On the Art of War HTML version

Unfortunately, some of his notes and footnotes contain Chinese
characters; some are completely Chinese. Thus, a conversion to a
Latin alphabet etext was difficult. I did the conversion in complete
ignorance of Chinese (except for what I learned while doing the
conversion). Thus, I faced the difficult task of paraphrasing it while
retaining as much of the important text as I could. Every paraphrase
represents a loss; thus I did what I could to retain as much of the text
as possible. Because the 1910 text contains a Chinese concordance,
I was able to transliterate proper names, books, and the like at the
risk of making the text more obscure. However, the text, on the
whole, is quite satisfactory for the casual reader, a transformation
made possible by conversion to an etext. However, I come away from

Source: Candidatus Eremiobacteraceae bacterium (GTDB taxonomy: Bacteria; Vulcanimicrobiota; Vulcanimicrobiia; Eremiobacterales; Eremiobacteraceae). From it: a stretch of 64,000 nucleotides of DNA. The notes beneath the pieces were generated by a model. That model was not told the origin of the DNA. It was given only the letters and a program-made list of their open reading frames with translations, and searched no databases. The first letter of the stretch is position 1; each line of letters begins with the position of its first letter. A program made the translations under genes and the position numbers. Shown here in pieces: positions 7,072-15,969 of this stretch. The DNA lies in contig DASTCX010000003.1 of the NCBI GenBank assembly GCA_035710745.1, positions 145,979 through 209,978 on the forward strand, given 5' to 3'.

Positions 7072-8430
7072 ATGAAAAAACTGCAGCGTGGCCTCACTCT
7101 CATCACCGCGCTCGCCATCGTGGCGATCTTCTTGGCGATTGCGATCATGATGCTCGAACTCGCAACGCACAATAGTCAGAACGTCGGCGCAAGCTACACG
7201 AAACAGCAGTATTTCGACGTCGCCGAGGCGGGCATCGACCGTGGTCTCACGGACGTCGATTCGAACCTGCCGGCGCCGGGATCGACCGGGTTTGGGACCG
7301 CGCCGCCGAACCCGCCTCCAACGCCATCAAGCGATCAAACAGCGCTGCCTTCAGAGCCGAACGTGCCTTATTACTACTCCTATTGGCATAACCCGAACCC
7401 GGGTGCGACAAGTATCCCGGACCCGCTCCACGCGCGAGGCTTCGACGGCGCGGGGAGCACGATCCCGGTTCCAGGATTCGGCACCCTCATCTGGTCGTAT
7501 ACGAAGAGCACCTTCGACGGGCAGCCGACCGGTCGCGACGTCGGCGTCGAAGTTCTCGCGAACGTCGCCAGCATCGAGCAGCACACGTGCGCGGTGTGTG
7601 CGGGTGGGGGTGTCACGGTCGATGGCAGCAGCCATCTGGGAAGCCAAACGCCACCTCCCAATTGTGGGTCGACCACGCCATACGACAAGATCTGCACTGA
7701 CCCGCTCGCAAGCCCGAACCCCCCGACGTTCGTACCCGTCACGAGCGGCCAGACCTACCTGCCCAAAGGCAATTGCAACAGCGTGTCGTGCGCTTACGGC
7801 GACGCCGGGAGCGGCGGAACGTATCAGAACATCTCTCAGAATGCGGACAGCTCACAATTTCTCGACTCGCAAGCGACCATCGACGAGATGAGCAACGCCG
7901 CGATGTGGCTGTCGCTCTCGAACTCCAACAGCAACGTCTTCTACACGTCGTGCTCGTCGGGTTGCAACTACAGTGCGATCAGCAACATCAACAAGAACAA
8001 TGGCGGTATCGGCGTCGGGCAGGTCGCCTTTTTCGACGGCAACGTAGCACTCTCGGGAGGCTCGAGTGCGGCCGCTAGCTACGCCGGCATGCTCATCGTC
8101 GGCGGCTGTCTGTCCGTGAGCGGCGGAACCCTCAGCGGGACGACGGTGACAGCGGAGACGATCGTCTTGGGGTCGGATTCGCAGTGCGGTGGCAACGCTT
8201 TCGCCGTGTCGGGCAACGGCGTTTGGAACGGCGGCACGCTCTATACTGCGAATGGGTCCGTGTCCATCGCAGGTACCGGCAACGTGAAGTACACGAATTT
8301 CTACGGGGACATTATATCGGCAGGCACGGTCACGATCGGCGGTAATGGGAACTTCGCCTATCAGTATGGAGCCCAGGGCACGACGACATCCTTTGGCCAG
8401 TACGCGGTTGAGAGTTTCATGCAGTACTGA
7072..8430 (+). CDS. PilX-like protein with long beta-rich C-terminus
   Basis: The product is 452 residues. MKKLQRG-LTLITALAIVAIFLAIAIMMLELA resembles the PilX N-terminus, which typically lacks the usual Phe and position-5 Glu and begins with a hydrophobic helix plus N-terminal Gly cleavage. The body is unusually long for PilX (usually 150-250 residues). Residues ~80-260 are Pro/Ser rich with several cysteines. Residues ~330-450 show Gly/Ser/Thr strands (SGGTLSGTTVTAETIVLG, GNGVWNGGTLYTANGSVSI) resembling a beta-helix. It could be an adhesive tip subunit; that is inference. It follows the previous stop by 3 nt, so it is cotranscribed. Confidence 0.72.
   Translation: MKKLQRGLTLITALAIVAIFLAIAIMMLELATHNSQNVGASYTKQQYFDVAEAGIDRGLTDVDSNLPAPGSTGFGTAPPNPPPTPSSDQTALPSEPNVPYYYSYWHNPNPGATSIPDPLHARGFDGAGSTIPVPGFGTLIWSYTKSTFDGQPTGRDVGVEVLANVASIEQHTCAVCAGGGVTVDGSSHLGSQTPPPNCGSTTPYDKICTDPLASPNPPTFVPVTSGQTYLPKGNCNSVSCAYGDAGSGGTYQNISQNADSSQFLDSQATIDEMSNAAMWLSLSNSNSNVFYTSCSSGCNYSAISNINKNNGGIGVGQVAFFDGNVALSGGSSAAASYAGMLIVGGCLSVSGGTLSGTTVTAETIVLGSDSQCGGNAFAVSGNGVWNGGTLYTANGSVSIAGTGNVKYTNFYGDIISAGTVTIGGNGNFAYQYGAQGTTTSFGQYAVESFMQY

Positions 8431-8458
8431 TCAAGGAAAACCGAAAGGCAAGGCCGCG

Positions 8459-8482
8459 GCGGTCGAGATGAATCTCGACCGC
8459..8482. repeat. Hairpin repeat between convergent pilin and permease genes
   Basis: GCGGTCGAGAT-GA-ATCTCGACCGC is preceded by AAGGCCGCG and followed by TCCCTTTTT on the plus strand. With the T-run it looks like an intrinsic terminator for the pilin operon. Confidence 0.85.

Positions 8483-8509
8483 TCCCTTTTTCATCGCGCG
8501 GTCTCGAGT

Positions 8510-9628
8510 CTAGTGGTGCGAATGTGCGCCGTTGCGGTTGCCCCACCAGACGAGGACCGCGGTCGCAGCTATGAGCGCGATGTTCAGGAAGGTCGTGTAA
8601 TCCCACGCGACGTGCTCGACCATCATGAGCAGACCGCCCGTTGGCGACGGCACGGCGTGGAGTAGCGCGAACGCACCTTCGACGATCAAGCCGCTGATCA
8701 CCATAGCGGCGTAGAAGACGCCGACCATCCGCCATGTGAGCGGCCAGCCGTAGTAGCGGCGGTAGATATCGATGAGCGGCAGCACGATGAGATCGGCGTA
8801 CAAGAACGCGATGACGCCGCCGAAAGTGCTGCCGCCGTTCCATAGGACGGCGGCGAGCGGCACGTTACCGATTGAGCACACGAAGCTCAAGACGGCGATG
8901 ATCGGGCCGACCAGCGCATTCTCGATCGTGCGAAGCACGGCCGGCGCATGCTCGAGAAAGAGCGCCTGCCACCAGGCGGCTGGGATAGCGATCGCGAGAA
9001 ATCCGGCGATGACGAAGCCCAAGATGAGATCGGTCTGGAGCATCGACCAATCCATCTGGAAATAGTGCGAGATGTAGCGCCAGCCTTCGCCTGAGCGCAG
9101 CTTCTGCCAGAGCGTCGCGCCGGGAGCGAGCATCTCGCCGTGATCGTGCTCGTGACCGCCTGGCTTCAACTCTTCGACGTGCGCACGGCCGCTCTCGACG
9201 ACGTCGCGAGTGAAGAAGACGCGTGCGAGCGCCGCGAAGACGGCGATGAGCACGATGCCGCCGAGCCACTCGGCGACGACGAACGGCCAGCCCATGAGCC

this task with the feeling of loss because I know that someone with a
background in Chinese can do a better job than I did; any such
attempt would be welcomed.
Bob Sutton al876@cleveland.freenet.edu bobs@gnu.ai.mit.edu
Sun Wu and his Book —————————-
Ssu-ma Ch`ien gives the following biography of Sun Tzu: [1]
Sun Tzu Wu was a native of the Ch`i State. His ART OF WAR
brought him to the notice of Ho Lu, [2] King of Wu. Ho Lu said to him:
"I have carefully perused your 13 chapters. May I submit your theory
of managing soldiers to a slight test?" Sun Tzu replied: "You may."
Ho Lu asked: "May the test be applied to women?" The answer was
again in the affirmative, so arrangements were made to bring 180
ladies out of the Palace. Sun Tzu divided them into two companies,
and placed one of the King's favorite concubines at the head of each.
He then bade them all take spears in their hands, and addressed
them thus: "I presume you know the difference between front and
back, right hand and left hand?" The girls replied: Yes. Sun Tzu went
on: "When I say "Eyes front," you must look straight ahead. When I
say "Left turn," you must face towards your left hand. When I say
"Right turn," you must face towards your right hand. When I say
"About turn," you must face right round towards your back." Again the